Cooling Overheated Horses

I am concerned about exercising my horse in hot weather. What can I do to make sure my horse is properly cooled out?
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Cooling Overheated Horses
After the competition, you want to make sure that your horse has shade and a bath with cold water. Be sure to look for any signs of stress, including a high heart rate. | Photo: Anne M. Eberhardt/The Horse

Q: With summer upon us, I am concerned about exercising my horse in hot weather. What can I do to make sure my horse is properly cooled out? Are there steps I can take before, during, and after exercise?

A: There are many variables involved in this question. The answer depends on how much exercise your horse will undertake and how strenuous the exercise is. Also, it is necessary to consider how hot the external temperature is. Other considerations include how fit the horse is and how the horse is going to be used. Is he going to be asked to do work beyond what he normally does?

There are some basic things you can do to make sure that your horse does not overheat during the summer. Your horse should be fit. If your horse is in good condition and if you have been exercising him on a regular basis as spring has progressed into summer and the temperatures have steadily risen, then you probably have been preparing him for summer exercise. This type of regimen should have acclimated him to the heat and to the type of environment in which he must work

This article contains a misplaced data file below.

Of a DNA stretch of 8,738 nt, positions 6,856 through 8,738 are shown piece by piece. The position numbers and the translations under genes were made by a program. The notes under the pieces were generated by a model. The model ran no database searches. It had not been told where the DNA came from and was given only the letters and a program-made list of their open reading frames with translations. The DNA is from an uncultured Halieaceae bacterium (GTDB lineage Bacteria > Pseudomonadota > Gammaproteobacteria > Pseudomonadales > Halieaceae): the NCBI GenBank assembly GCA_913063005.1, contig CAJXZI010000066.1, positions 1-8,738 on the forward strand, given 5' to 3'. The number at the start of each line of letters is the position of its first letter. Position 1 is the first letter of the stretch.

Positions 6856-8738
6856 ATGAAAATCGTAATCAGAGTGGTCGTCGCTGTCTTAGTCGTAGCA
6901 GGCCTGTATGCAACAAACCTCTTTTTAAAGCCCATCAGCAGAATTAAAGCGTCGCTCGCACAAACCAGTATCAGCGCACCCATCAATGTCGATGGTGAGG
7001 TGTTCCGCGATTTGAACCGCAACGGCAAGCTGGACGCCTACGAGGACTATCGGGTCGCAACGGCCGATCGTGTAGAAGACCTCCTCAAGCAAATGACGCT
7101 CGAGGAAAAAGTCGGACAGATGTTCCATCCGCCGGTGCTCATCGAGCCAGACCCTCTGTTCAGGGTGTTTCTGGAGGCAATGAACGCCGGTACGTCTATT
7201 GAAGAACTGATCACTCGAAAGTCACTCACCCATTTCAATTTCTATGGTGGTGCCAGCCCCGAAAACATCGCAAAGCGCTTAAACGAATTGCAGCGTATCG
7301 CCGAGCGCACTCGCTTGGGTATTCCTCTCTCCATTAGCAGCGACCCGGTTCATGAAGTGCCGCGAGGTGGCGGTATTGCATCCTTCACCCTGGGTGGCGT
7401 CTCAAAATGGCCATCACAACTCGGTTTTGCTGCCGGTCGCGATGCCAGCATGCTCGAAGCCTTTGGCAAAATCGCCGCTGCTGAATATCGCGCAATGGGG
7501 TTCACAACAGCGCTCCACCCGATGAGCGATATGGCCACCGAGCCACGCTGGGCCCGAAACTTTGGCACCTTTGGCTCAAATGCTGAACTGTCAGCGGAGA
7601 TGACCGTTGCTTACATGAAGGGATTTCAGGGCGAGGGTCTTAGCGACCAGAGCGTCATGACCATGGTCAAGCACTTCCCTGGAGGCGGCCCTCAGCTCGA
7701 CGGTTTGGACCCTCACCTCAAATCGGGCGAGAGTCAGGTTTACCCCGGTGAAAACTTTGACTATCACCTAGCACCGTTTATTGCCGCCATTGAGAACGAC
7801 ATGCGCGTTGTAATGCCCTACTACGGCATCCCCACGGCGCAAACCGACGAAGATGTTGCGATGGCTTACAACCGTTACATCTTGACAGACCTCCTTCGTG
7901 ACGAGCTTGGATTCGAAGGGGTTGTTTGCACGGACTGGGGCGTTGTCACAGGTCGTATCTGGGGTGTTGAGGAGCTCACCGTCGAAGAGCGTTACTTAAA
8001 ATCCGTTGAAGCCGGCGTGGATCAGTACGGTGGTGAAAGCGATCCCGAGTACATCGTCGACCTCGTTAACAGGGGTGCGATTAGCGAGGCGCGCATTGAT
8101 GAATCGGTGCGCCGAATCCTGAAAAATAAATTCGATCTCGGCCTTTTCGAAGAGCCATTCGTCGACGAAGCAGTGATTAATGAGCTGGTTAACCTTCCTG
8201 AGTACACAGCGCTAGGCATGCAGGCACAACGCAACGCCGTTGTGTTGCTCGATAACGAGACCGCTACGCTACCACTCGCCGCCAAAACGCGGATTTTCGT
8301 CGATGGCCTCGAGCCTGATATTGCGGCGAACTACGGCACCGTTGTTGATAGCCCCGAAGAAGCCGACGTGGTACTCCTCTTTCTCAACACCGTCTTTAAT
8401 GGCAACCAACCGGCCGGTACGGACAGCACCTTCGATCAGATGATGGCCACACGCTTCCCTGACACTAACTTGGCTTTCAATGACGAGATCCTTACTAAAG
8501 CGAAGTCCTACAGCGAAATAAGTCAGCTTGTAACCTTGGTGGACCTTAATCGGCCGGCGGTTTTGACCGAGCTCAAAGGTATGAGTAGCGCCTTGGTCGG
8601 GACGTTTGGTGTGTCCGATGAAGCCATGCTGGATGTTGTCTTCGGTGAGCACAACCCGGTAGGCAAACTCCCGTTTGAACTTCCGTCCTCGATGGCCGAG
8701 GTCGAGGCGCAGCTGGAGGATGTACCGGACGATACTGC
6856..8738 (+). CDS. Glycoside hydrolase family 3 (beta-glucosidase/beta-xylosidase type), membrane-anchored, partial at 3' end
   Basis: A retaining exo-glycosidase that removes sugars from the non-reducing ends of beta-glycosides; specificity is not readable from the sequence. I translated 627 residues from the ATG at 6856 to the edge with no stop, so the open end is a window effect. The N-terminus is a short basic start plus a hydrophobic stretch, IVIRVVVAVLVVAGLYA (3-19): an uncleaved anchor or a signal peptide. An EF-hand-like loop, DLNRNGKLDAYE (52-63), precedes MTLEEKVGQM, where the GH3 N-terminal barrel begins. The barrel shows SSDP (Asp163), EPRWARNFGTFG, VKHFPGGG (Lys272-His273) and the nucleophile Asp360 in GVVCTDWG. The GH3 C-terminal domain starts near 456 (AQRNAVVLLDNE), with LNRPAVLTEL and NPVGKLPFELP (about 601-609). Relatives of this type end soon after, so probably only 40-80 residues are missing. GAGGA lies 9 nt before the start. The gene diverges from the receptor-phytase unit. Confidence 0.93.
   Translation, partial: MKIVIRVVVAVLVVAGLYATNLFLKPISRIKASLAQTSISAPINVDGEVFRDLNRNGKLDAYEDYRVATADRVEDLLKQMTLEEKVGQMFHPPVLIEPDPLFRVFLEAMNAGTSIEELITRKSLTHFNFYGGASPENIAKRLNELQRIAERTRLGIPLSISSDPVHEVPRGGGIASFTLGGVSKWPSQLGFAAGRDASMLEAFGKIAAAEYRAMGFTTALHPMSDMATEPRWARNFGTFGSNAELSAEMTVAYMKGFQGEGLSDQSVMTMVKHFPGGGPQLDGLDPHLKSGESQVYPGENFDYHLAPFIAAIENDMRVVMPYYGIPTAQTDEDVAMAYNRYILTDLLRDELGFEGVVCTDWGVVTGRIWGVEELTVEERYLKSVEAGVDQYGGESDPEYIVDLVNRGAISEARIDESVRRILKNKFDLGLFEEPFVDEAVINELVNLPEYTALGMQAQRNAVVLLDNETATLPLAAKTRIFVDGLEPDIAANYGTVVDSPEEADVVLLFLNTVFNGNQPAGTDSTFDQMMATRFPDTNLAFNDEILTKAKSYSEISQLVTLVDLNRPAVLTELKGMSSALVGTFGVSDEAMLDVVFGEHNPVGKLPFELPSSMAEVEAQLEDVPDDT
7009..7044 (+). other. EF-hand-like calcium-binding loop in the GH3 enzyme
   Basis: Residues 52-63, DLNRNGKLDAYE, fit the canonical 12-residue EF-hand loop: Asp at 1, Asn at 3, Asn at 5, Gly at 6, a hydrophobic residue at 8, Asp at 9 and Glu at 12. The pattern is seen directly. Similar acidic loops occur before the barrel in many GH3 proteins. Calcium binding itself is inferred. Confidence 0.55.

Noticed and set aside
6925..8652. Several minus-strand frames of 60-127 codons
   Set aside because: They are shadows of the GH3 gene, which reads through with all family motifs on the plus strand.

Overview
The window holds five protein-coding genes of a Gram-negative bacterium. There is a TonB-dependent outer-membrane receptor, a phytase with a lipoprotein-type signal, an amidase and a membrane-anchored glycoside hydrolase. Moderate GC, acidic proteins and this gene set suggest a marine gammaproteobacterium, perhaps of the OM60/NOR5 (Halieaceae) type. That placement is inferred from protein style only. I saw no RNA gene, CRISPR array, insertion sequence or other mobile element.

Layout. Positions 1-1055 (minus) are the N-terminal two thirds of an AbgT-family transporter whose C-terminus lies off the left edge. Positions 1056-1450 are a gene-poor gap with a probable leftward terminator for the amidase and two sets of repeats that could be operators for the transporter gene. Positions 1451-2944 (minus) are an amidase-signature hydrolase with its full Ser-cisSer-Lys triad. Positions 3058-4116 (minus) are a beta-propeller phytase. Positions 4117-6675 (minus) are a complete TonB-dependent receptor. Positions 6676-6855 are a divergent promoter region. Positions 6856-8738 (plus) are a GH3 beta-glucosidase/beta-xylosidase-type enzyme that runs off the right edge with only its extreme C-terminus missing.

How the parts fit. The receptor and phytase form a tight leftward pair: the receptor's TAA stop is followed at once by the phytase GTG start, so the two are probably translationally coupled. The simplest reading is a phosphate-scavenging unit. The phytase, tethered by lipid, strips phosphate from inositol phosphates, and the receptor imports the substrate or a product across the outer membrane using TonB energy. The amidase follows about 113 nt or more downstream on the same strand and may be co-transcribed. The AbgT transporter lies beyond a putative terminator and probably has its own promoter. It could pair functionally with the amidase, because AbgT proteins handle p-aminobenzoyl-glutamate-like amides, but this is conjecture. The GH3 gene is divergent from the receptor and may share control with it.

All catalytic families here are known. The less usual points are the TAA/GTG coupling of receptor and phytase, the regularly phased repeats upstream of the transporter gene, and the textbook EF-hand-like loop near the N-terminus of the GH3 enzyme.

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Written by:

Catherine Kohn, VMD, currently at The Ohio State University College of Veterinary Medicine, serves as United States Equestrian Team veterinarian and was the FEI veterinary delegate at the U.S. Olympics in 1996 and at Rolex Kentucky in 1998.

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